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dc.contributor.authorSCHEININ, Martin
dc.identifier.citationChristophe PAULUSSEN and Martin SCHEININ (eds), Human dignity and human security in times of terrorism, The Hague : T.M.C. Asser Press, 2019, pp. 13-25en
dc.description.abstractAt least participants of the human rights discourse intuitively tend to think about human dignity when hearing the word ‘dignity’, but about national or public security when hearing a reference to ‘security’. Thereby dignity tends to have a positive connotation in human rights circles, while security may primarily be seen as a threat to the full enjoyment of human rights. A closer look into the two notions will, however, reveal that both dignity and security will require a nuanced treatment when addressed in a human rights perspective. In this brief chapter it is suggested that a human rights approach to combating terrorism emphasises both human dignity and human security as the proper way to frame the discourse. The chapter will address these two concepts and discuss their relevance in the fight against terrorism, ending by linking the two notions also to the definition of terrorism. Here, the author relies upon Immanuel Kant’s appeal to reason and his formulation of the categorical imperative as a maxim that any rational person must never treat another human being as mere means but always also as an end.en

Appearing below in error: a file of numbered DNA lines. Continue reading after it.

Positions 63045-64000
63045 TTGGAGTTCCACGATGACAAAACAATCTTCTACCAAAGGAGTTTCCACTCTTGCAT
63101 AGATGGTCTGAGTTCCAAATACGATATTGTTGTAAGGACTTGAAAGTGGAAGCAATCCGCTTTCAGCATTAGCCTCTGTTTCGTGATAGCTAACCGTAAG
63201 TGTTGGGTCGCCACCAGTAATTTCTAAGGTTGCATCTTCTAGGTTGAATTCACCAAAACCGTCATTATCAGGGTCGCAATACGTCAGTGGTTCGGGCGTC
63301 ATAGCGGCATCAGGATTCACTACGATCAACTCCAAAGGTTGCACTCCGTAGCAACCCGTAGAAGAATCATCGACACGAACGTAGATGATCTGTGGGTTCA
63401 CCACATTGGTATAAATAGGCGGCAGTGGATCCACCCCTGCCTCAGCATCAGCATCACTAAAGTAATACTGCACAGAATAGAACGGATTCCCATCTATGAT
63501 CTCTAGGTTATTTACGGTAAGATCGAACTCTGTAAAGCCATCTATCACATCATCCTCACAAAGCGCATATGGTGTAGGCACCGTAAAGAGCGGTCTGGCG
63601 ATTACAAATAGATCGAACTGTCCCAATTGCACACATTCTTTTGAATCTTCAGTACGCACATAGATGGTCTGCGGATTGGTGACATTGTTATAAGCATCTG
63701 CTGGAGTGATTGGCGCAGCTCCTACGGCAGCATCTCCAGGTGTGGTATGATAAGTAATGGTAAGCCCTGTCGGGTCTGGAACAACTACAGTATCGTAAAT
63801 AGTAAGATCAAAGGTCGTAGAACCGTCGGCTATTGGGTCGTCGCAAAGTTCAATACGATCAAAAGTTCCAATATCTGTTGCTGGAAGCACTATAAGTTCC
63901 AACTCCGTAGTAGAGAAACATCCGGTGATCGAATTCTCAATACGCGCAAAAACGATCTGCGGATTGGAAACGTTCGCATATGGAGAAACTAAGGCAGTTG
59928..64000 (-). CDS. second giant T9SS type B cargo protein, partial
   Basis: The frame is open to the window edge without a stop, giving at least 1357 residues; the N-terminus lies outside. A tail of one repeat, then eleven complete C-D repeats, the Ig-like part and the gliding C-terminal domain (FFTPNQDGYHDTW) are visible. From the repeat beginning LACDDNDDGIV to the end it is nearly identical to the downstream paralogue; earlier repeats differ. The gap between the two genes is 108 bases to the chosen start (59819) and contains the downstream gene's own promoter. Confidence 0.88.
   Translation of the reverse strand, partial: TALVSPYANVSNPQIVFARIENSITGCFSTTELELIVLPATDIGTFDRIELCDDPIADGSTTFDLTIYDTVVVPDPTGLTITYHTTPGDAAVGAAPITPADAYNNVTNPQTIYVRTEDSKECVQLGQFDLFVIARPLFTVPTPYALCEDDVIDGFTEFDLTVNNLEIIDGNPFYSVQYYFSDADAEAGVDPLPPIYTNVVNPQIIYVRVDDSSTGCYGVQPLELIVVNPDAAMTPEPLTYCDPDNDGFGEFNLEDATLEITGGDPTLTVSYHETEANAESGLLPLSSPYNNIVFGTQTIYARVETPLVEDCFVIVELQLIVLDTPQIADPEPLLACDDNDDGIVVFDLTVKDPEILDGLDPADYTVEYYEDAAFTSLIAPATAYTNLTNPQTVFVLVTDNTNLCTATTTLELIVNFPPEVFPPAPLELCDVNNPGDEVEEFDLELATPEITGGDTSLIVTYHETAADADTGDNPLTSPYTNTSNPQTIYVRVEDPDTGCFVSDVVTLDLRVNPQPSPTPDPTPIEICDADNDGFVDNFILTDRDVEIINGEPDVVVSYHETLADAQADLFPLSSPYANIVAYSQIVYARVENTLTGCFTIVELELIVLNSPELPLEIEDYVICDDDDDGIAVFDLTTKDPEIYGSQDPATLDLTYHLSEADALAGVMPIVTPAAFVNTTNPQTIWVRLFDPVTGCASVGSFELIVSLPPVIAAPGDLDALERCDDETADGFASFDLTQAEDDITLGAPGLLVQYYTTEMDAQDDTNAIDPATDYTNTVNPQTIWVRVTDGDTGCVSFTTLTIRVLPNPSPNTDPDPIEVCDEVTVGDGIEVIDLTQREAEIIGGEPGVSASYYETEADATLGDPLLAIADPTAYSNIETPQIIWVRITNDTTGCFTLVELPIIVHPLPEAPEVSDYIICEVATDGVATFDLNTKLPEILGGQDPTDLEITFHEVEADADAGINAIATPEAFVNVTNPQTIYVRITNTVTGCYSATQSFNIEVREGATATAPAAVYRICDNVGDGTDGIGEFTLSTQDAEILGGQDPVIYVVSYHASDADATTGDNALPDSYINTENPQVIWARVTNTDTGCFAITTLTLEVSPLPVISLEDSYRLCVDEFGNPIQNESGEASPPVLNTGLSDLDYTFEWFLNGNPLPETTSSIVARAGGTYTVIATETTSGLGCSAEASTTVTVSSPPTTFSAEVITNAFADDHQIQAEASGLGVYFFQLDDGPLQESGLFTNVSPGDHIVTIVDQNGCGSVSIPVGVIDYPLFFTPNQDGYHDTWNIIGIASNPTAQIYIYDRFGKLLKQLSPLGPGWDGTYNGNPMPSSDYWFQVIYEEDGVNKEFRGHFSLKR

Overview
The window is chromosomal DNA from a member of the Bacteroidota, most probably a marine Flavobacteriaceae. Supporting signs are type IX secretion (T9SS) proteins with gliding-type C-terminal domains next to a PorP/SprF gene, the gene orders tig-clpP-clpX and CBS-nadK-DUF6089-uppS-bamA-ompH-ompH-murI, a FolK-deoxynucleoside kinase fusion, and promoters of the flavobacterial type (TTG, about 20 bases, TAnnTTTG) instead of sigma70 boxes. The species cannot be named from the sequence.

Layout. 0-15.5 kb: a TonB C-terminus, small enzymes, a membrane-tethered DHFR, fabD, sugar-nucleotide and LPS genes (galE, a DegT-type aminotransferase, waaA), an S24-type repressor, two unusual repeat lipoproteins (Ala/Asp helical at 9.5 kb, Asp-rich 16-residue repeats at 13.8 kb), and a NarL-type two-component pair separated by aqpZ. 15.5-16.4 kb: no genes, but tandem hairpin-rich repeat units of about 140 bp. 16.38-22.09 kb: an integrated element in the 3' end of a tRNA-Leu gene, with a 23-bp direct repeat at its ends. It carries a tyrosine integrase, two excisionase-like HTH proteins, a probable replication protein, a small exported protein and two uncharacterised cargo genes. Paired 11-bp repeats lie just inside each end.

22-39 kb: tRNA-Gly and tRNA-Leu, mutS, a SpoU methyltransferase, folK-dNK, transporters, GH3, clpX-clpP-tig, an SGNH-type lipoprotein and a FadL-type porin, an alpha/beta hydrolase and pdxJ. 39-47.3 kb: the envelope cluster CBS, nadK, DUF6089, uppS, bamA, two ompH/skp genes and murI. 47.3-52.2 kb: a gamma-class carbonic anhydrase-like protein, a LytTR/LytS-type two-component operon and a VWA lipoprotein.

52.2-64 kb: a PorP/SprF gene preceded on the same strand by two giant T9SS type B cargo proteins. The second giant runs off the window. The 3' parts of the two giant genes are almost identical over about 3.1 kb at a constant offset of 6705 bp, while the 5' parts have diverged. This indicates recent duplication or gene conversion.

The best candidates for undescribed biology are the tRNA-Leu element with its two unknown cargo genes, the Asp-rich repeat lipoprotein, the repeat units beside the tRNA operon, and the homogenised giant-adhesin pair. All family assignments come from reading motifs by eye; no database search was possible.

dc.publisherT.M.C. Asser Pressen
dc.titleHuman dignity, human security, terrorism and counter-terrorismen
dc.typeContribution to booken

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